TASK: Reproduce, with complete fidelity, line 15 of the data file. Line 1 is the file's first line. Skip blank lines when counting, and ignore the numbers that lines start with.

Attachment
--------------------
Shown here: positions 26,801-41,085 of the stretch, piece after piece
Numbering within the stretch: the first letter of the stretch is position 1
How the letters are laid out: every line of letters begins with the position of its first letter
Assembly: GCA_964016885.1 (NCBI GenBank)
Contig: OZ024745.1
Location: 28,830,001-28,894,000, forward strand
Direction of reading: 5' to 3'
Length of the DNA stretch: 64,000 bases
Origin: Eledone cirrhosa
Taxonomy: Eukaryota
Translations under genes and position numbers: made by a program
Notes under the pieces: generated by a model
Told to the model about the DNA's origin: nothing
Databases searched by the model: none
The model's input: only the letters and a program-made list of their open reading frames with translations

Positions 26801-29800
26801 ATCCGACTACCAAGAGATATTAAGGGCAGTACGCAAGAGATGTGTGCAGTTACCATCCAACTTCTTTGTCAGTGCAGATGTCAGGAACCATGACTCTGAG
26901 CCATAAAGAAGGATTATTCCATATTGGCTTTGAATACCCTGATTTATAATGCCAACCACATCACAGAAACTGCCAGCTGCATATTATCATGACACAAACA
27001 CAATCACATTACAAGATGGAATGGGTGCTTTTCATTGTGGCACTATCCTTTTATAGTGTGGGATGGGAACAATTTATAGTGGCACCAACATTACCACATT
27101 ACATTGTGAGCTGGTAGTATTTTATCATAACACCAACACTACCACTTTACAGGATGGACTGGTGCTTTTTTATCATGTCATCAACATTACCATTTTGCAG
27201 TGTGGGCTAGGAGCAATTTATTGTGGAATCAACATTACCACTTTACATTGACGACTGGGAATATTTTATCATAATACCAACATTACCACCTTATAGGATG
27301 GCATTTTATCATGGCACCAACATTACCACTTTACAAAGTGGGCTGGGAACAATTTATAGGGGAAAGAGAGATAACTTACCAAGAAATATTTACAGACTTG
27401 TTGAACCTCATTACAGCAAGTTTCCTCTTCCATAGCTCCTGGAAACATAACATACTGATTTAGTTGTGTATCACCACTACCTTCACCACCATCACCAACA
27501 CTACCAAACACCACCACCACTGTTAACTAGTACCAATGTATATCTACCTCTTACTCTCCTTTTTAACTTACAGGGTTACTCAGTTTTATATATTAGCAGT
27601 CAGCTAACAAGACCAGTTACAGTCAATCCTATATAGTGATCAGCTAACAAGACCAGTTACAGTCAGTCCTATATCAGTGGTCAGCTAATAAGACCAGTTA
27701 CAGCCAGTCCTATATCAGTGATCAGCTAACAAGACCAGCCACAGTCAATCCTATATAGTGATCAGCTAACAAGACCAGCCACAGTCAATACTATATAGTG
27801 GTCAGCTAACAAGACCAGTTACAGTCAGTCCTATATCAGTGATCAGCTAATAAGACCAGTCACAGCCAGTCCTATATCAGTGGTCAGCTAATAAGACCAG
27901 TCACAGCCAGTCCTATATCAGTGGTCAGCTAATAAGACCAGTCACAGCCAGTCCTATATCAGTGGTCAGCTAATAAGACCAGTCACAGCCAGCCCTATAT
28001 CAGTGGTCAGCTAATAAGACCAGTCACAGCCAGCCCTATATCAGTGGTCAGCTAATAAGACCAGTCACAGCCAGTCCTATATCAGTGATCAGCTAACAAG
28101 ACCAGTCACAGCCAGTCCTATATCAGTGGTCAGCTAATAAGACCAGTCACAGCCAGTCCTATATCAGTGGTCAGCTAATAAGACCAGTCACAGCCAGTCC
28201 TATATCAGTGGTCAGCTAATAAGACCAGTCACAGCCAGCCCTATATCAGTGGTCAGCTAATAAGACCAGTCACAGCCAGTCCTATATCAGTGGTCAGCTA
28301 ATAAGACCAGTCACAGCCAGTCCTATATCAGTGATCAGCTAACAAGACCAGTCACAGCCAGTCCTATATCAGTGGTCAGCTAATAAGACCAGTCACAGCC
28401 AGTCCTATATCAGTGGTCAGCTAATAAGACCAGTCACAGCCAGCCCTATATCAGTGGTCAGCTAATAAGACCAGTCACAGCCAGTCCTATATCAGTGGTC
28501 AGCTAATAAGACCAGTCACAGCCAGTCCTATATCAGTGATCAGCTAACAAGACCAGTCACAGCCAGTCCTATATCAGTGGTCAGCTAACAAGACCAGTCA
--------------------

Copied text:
The model's input: only the letters and a program-made list of their open reading frames with translations